The Textured Reality of Commitment

Submitted By:
Allison Letourneau, Kimball Union Academy, Meriden, NH

Dedicated: The Case for Commitment in an Age of Infinite Browsing by Pete Davis
Simon and Schuster, May 4, 2021

Pete Davis, a civic advocate from Falls Church, Virginia, posits, with compelling conviction, that our current culture prioritizes and perpetuates a state of infinite browsing, often leading us to paralyzing indecision. In the book Dedicated, catalyzed by a commencement speech he delivered at Harvard Law School in 2018, Davis thrusts us into the thick of a tension between open options and commitment. The former stems from a "novelty" culture in which we are programmed to resist commitment—and all it entails—to make space for the consideration of endless possibilities. The latter points to a counterculture—one reflected in the lifetime achievements of Fred Rogers, Dorothy Day, Martin Luther King, Jr., and the “slow and steady” teachers from our past. Whether we, as educators, are engaged in strategic planning, assessing and building culture, or honing our art of teaching and learning, Davis encourages us to lean into the textured reality of what commitment requires of us. To accept the discomfort of vulnerability, fear of failure, and inevitability of unforeseen challenge, is to commit. And such work, Davis argues, is our most authentic path toward enduring change. An intriguing, contemplative, and insightful read, Dedicated invites us to interrogate our own tension between browsing and commitment.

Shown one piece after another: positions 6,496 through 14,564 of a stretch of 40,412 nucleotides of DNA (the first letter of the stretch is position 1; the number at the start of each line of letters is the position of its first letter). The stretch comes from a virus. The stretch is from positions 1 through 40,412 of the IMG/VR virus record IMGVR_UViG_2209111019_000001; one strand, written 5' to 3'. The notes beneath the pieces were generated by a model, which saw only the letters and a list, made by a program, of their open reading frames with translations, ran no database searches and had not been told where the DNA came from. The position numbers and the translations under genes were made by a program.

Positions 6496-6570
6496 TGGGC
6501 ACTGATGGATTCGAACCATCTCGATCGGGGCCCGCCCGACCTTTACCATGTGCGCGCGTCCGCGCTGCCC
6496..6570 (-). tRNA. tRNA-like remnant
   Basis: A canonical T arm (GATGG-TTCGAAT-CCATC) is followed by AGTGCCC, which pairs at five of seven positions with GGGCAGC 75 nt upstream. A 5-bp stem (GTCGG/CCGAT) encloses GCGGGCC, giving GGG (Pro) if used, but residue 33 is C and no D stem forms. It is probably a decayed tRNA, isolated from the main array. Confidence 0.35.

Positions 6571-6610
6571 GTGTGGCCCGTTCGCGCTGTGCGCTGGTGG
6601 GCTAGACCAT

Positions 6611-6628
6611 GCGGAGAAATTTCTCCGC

Psychology & Human Development
Leadership Practice